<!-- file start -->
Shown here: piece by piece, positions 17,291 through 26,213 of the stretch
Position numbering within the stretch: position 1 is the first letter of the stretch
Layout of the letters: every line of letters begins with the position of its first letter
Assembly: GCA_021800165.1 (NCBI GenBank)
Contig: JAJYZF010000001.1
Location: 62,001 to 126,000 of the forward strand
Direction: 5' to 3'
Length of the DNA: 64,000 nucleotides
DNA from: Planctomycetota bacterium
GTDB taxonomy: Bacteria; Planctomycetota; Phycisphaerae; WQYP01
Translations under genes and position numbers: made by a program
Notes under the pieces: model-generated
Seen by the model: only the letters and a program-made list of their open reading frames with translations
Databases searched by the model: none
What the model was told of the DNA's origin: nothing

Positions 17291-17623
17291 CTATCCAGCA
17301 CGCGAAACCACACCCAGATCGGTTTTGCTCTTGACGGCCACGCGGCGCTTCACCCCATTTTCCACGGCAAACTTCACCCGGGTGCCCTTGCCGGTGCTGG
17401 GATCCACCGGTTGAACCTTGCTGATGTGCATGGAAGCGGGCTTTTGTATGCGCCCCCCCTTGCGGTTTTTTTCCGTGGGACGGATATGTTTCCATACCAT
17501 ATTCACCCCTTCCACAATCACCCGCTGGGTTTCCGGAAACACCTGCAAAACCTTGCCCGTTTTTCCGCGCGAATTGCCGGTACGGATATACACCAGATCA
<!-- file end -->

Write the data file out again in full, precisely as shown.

Shown here: piece by piece, positions 17,291 through 26,213 of the stretch
Position numbering within the stretch: position 1 is the first letter of the stretch
Layout of the letters: every line of letters begins with the position of its first letter
Assembly: GCA_021800165.1 (NCBI GenBank)
Contig: JAJYZF010000001.1
Location: 62,001 to 126,000 of the forward strand
Direction: 5' to 3'
Length of the DNA: 64,000 nucleotides
DNA from: Planctomycetota bacterium
GTDB taxonomy: Bacteria; Planctomycetota; Phycisphaerae; WQYP01
Translations under genes and position numbers: made by a program
Notes under the pieces: model-generated
Seen by the model: only the letters and a program-made list of their open reading frames with translations
Databases searched by the model: none
What the model was told of the DNA's origin: nothing

Positions 17291-17623
17291 CTATCCAGCA
17301 CGCGAAACCACACCCAGATCGGTTTTGCTCTTGACGGCCACGCGGCGCTTCACCCCATTTTCCACGGCAAACTTCACCCGGGTGCCCTTGCCGGTGCTGG
17401 GATCCACCGGTTGAACCTTGCTGATGTGCATGGAAGCGGGCTTTTGTATGCGCCCCCCCTTGCGGTTTTTTTCCGTGGGACGGATATGTTTCCATACCAT
17501 ATTCACCCCTTCCACAATCACCCGCTGGGTTTCCGGAAACACCTGCAAAACCTTGCCCGTTTTTCCGCGCGAATTGCCGGTACGGATATACACCAGATCA